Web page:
Skip to main content
eScholarship
Open Access Publications from the University of California

UC San Diego

UC San Diego Electronic Theses and Dissertations bannerUC San Diego

The Impact of Dual TCRα Expression on Formation of the T Cell Repertoire Mediating Protection from Viral Infection

  • Author(s): Yang, Letitia
  • Advisor(s): Morris, Gerald P.
  • et al.
No data is associated with this publication.
Abstract

The T cell receptor (TCR) plays a crucial role in T cell development, response, and homeostasis. A small population of T cells naturally express two TCRα clonotypes (dual TCRα cells). The study of dual TCRα cells had been limited by the lack of tools available to definitively identify them. A transgenic B6.TCRA-GFP/RFP mouse model linking fluorophores to TCRα constant region to enable identification of dual TCRα cells was developed by our lab. In Chapter 1, I hypothesized that dual TCRα cells influence immune response against foreign antigens. LCMV-Armstrong infection model revealed that dual TCRα cells expanded significantly from pre-infection baseline of ~18% to 40-50% of virus-specific T cells at 8 dpi. Dual TCR frequency at 28 dpi remained higher than pre-infection among LCMV-specific CD4+ effector memory and central memory subsets. These findings demonstrate that dual TCRα expression influences protective antiviral responses.In Chapter 2, I hypothesized that dual TCRα cells contain a distinct repertoire of receptors. Bulk sequencing revealed that peripheral dual TCR repertoire contained unique clonotypes not found in the single TCR repertoire. Relatively low correlation, similarity, and overlap were observed between the single and dual TCR clones. The CD4+ dual TCRα repertoire was enriched for clones associated with autoantigen epitopes. These results support my hypothesis that the dual TCR repertoire contains unique clonotypes and suggest that dual TCRα cells may have increased potential for autoreactivity. Altogether, these findings demonstrate that dual TCR cells play a critical role in mediating antiviral immunity and T cell repertoire formation.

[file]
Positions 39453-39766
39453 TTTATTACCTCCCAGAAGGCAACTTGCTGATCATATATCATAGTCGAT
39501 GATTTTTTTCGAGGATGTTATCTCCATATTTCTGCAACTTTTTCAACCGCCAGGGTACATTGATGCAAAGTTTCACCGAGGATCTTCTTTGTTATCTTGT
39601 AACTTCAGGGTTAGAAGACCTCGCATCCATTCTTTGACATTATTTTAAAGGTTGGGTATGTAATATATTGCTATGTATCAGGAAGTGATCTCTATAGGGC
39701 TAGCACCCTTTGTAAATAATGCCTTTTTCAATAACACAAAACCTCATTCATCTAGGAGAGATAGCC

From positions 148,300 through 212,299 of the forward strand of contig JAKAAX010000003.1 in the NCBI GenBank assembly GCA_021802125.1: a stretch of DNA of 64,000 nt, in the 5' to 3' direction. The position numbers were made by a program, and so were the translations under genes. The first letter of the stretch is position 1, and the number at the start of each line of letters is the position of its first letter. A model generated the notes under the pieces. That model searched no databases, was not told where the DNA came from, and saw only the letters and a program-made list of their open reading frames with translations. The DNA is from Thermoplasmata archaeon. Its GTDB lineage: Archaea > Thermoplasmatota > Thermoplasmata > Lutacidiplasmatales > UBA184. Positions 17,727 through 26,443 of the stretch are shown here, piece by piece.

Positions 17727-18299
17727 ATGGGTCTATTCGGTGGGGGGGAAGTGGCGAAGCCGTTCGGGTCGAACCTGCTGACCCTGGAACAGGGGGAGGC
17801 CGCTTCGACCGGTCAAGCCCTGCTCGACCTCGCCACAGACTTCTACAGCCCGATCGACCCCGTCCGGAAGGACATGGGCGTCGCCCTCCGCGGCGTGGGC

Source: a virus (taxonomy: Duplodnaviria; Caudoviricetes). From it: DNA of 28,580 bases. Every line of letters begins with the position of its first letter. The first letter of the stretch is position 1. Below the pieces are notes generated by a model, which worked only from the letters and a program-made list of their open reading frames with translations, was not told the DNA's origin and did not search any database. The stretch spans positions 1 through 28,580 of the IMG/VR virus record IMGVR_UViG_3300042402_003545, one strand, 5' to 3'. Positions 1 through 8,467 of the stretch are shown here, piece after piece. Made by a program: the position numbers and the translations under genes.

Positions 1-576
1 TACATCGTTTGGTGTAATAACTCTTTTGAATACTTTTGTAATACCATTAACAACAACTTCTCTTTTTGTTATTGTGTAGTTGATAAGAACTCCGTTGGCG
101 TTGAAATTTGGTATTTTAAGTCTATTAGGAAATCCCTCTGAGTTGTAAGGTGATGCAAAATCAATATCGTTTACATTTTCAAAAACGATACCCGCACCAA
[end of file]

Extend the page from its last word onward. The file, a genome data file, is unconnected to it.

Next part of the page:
Main Content

This item is under embargo until June 22, 2023.